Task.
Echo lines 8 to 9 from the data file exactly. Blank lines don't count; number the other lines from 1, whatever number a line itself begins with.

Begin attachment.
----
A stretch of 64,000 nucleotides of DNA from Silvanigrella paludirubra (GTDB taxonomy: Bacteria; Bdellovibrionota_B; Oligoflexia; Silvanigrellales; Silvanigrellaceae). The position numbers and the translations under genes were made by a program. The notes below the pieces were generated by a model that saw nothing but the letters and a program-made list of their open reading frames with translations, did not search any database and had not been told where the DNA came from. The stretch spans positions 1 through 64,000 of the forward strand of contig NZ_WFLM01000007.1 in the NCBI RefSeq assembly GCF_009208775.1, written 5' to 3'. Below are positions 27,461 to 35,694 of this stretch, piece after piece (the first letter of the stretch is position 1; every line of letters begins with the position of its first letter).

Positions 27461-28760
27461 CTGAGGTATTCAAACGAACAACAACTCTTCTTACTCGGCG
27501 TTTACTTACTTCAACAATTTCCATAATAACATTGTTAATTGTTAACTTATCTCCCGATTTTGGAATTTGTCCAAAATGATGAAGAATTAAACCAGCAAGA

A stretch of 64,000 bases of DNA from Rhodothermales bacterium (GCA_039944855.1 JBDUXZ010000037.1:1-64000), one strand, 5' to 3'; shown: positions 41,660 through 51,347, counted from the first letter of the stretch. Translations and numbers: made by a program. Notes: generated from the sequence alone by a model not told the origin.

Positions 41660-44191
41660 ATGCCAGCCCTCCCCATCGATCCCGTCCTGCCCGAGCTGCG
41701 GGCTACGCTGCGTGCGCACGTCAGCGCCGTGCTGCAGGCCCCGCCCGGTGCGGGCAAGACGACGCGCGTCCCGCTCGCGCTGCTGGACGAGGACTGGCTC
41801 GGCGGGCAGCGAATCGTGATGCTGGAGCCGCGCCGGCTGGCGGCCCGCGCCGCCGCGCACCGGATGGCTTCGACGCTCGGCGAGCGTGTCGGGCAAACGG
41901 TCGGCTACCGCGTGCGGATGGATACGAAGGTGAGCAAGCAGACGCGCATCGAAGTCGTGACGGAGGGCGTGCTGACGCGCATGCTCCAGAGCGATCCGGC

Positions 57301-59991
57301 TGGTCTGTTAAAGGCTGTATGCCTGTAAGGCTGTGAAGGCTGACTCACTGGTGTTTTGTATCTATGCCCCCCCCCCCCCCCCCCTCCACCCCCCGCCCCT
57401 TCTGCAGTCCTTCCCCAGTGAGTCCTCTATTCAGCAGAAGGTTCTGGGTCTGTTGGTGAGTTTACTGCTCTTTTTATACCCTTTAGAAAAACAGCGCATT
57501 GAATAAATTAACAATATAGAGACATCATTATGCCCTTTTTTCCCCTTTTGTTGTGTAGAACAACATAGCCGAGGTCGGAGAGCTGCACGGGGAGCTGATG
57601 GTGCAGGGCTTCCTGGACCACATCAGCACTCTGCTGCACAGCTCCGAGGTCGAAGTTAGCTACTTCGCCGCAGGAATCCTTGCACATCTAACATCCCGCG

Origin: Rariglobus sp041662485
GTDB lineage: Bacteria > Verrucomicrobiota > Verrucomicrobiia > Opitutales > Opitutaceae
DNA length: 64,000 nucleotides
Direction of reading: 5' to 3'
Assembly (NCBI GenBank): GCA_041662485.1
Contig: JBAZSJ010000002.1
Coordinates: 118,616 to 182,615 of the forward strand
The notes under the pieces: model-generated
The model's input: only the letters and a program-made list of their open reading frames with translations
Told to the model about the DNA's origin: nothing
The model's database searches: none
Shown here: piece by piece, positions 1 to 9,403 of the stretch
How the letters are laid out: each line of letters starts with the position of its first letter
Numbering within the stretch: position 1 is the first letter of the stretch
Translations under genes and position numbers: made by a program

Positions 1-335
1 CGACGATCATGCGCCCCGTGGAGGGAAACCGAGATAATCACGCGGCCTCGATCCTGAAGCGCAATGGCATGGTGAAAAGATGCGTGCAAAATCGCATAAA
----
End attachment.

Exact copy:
41701 GGCTACGCTGCGTGCGCACGTCAGCGCCGTGCTGCAGGCCCCGCCCGGTGCGGGCAAGACGACGCGCGTCCCGCTCGCGCTGCTGGACGAGGACTGGCTC
41801 GGCGGGCAGCGAATCGTGATGCTGGAGCCGCGCCGGCTGGCGGCCCGCGCCGCCGCGCACCGGATGGCTTCGACGCTCGGCGAGCGTGTCGGGCAAACGG